(bold italics added)

The context of the Resolution is that Israel captured east Jerusalem in 1967 during the Six Day War, and has ever since insisted that it forms part of Jerusalem, which it claims as its sole undivided capital.

This stance is rejected by the overwhelming majority of states including up to now the US.  Donald Trump has however spoken of formally recognising Jerusalem as Israel’s capital, and of transferring the US embassy there from Tel Aviv.

The key point about Resolution 2334 is that it formally reaffirms the internationally recognised status of east Jerusalem as occupied Palestinian territory.  It expressly rejects Israel’s claim to it as part of its undivided capital, and not only condemns Israeli attempts to change east Jerusalem’s status and demographic composition but says that these actions have “no legal validity and constitute a flagrant violation under international law.”  Moreover Resolution 2334 does all these things just weeks before Trump is due to be inaugurated.

Though there is some division within Israeli society about the West Bank settlement policy, there is overwhelming agreement within Israeli society about the status of Jerusalem as Israel’s undivided capital.  For most Israelis – and not just for Netanyahu – this is a very sensitive issue.

A UN Security Council Resolution has however now been passed, having behind it the whole weight of the UN Security Council’s authority, and binding on Israel and all UN Member States as an act of international law, which says that Israel’s claim to east Jerusalem, and by extension its claim to Jerusalem as its capital, has “no legal validity and constitutes a flagrant violation under international law.”

In light of this the strength of the Israeli reaction to Resolution 2334 is not surprising.  The Israelis would be furious about such a Resolution – which calls into question the legal status of their capital – irrespective of who the US President is.  Netanyahu’s known dislike of Obama is neither here nor there.

As for why Obama wanted such a Resolution passed in the closing weeks of his Presidency, the answer unfortunately almost certainly has little to do with Middle East peace, and everything to do with Donald Trump.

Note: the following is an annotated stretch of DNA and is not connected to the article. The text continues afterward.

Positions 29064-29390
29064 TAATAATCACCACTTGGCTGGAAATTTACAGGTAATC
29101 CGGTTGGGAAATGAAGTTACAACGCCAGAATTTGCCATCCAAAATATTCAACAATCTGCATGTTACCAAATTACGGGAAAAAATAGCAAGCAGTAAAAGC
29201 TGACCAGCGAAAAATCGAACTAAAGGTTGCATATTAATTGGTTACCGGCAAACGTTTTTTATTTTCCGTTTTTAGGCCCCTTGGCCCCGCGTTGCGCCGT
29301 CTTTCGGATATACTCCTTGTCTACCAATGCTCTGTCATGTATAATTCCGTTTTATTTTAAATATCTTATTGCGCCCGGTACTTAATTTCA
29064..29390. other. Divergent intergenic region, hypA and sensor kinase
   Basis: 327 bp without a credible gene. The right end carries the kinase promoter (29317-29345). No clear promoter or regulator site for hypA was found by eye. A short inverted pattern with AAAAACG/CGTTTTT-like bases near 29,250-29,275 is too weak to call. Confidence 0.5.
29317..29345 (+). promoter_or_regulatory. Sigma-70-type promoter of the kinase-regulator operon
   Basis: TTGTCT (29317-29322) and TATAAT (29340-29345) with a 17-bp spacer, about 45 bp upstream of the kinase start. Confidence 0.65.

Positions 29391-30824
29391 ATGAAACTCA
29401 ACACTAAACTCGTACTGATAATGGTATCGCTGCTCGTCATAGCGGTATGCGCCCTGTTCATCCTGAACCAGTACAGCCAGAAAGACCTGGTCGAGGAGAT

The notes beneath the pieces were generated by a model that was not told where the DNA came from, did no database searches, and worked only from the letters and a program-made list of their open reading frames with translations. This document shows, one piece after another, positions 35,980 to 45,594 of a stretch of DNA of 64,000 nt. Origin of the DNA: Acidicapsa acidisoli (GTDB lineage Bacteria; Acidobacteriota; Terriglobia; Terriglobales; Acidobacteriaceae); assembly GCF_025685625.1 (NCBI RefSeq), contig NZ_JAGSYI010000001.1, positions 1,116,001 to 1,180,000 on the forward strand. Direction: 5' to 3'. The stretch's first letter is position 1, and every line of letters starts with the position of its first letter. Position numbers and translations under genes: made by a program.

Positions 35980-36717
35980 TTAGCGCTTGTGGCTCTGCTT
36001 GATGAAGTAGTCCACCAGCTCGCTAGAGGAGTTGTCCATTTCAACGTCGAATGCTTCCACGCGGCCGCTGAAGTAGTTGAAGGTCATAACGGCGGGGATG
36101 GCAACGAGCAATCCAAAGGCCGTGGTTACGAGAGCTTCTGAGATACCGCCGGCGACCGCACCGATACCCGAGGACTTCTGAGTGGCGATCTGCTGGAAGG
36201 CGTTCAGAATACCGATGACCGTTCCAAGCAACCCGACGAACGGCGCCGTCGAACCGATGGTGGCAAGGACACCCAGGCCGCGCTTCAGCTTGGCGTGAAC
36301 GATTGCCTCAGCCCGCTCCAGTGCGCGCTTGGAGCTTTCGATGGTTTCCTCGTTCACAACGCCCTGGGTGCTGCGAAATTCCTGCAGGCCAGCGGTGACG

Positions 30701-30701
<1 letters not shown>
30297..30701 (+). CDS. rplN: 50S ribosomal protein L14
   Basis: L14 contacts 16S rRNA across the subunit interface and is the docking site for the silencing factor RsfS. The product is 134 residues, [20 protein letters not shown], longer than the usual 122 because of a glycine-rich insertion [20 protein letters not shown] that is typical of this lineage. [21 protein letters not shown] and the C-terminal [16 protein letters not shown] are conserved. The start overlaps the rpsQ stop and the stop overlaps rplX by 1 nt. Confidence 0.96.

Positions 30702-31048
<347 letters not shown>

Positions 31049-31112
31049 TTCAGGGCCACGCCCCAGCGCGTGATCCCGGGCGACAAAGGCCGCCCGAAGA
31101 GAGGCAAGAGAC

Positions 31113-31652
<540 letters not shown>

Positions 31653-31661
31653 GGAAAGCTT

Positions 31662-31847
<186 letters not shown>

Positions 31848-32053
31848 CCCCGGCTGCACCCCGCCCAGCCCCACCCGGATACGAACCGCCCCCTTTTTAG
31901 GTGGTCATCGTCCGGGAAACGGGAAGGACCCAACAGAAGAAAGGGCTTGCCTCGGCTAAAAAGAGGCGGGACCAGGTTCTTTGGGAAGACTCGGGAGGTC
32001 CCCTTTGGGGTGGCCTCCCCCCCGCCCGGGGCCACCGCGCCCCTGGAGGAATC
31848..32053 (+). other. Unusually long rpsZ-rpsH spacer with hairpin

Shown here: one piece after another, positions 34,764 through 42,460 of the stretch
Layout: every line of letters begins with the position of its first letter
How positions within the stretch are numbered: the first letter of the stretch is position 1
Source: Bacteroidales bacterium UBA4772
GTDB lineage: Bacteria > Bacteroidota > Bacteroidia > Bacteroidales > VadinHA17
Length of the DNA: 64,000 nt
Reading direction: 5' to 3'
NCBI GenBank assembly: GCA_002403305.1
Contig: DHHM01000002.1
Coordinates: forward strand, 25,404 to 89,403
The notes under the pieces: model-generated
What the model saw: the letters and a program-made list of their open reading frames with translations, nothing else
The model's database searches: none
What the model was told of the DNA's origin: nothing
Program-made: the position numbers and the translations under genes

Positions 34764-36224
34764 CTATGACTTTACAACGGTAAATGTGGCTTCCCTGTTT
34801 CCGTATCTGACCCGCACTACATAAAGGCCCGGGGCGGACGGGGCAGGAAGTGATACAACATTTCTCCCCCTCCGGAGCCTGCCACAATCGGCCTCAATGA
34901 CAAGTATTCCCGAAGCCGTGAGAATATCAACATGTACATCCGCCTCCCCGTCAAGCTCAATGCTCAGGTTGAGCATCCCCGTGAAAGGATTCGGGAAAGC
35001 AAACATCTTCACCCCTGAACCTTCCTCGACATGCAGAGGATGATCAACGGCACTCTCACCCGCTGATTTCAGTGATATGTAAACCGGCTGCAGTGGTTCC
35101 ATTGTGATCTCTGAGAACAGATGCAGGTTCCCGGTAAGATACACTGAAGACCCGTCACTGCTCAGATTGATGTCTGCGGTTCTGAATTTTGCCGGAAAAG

It has become increasingly clear over the last few weeks that Obama’s overriding objective during the closing weeks of his Presidency is to do whatever he can to undermine Donald Trump’s legitimacy and authority as the US’s next President, and to lock Trump in to Obama’s existing foreign policy positions.

Thus Obama has colluded in the paranoid campaign which alleges that Donald Trump owes his election to Russia; he has sought to nominate German Chancellor Angela Merkel as his true successor and guardian of his policies instead of Donald Trump; and he has cut across Trump’s known wish to improve relations with Russia by having US and EU sanctions against Russia increased and extended.

By allowing UN Resolution 2334 to pass, Obama is doing more of the same.  He knows that Trump wants closer relations with Israel and is contemplating recognising Jerusalem as Israel’s capital and moving the US embassy there, so Obama allows a Resolution to slip past the UN Security Council that says that doing that would be against international law.

No wonder Trump – like Benjamin Netanyahu – is furious, and is making the fact known with angry comments about the UN.

Speaking for myself, on the specific issue of east Jerusalem, I happen to agree with Obama, and with Resolution 2334.